Showing the journey’s reality: When a movie portrays a historical event or period in time, the serious parts of that story can sometimes get glossed over or even omitted. With Plymouth Adventure, the creative team didn’t shy away from bringing up the harsher, sadder realities of that titular trip. During the journey, the Mayflower is caught in the middle of a storm. One of the settlers fears her son might have gone onto the deck. In an attempt to rescue him, William Bradford makes the selfless choice to find the settler’s son. I won’t spoil the movie, but I will say, at one point, I didn’t think William was going to survive his mission. That scene did a good job highlighting the fear that was constantly present on the Mayflower. History will tell you that the Mayflower journey was a harsh one, with sickness, hunger, and even death boarding the famous ship. So, I appreciate the creative team’s attempts at making the story feel as accurate as possible.

The Fifth Annual Van Johnson Blogathon banner created by Michaela from Love Letters to Old Hollywood

What I didn’t like about the film:

Not enough character development: When a movie’s creative team contains an ensemble cast, it can be a challenge to give each actor or actress involved the recognition they deserve. But with Plymouth Adventure, the screen time each actor received felt inconsistent. This caused the story’s character development to be limited. When Gilbert was first introduced, I was excited to see what his role on the Mayflower would be. Even during his conversation with Christopher about the settlers, I knew Gilbert was important in some way. But as the film went on, he was reduced to being the story’s narrator. These narrations were presented as journal entries, as if he were recording the journey’s history. I’m not denying the importance of keeping historical records. However, I was expecting more for Gilbert Winslow.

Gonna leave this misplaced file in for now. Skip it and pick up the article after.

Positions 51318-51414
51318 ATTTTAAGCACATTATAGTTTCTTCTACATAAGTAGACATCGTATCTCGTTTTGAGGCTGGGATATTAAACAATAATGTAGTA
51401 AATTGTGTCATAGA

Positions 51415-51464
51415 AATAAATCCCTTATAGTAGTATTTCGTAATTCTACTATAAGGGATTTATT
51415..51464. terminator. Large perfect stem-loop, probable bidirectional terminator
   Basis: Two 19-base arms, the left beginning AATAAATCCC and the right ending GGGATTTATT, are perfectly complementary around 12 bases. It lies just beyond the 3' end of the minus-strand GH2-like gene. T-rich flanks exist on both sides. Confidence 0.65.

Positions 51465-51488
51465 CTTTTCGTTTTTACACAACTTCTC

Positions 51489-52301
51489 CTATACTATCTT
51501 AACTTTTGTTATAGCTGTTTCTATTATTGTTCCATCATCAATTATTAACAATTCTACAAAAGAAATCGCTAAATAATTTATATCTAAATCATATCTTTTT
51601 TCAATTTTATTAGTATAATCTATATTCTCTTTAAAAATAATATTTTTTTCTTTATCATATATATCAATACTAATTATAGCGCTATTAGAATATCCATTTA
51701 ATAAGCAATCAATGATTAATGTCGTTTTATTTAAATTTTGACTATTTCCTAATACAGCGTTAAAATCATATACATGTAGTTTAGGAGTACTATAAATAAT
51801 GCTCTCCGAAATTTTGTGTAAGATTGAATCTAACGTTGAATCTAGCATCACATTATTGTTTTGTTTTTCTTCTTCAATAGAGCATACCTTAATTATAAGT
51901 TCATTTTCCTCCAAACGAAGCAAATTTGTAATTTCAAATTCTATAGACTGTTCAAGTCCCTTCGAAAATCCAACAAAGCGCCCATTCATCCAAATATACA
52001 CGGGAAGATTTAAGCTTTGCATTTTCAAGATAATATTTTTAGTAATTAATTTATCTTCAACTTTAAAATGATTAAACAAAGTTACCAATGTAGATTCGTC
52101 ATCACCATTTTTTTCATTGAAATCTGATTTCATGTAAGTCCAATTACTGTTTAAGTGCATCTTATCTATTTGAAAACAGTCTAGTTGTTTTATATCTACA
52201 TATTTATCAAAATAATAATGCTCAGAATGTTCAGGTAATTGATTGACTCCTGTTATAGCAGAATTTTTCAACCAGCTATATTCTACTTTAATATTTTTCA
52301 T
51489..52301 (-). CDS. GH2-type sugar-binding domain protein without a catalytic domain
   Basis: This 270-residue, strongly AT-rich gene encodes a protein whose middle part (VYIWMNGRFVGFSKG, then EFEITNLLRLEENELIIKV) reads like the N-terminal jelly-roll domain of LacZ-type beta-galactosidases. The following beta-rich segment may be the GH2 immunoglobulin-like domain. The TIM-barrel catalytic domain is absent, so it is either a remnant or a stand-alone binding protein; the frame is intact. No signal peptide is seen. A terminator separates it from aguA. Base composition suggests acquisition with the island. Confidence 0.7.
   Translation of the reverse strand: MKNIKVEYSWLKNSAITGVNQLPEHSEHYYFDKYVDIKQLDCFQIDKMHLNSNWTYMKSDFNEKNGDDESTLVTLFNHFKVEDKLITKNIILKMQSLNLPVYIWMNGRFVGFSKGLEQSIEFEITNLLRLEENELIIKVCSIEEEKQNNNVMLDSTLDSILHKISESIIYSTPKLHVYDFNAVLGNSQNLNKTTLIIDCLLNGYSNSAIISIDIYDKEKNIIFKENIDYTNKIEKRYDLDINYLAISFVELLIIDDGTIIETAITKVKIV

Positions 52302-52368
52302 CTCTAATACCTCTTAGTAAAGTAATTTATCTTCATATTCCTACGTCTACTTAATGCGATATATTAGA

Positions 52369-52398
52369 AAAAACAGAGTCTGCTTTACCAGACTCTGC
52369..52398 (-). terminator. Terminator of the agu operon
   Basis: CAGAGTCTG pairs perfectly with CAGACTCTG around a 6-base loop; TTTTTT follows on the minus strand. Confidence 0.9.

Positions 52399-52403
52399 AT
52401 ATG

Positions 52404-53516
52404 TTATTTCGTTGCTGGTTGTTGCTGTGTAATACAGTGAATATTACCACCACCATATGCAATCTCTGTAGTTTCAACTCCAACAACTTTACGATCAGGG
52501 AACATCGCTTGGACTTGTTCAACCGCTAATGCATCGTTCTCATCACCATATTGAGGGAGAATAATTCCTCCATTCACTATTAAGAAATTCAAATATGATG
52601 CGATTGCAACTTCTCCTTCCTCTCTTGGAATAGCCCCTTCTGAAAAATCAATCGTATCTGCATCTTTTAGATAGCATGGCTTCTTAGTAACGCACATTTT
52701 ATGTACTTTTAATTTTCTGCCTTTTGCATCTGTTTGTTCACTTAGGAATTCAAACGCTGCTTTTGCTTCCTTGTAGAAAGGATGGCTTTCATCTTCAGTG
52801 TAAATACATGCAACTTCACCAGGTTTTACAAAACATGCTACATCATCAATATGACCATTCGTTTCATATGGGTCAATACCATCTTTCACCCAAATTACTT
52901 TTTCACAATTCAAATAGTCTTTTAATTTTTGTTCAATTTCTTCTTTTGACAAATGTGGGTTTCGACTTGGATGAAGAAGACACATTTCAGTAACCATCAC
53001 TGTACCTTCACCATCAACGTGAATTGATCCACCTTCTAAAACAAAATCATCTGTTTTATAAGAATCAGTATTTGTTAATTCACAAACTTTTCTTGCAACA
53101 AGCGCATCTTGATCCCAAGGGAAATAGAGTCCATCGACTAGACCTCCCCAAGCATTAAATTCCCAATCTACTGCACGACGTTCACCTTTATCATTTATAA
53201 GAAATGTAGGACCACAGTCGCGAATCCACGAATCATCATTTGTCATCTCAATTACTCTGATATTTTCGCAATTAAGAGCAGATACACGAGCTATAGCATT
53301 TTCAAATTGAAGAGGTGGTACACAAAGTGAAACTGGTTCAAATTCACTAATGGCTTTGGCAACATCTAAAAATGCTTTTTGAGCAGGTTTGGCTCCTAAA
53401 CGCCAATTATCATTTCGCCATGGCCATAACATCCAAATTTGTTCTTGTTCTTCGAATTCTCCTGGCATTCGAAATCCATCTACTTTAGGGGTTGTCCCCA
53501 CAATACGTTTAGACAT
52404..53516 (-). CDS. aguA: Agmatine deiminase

How the settlers were referenced: At the beginning of the film, there was an on-screen message which stated Plymouth Adventure was dedicated to the adventurous settlers. As I was watching the movie, I questioned how honest that message was. The settlers in the story were referenced as “fools”. Their motives for taking the trip were constantly in question, even by the ship’s captain. Despite having supporters on their side, like Gilbert Winslow and William Brewster, the settlers faced more disrespect than I expected. Even Christopher Jones accused the settlers of running away in fear from their government, when, from what I remember, they were running to a place where they felt they could create a better government. I’m aware that the settlers probably did face criticism back when the Mayflower journey actually took place. But in the context of the movie and how the Mayflower journey actually played out, that aforementioned message kind of feels disingenuous.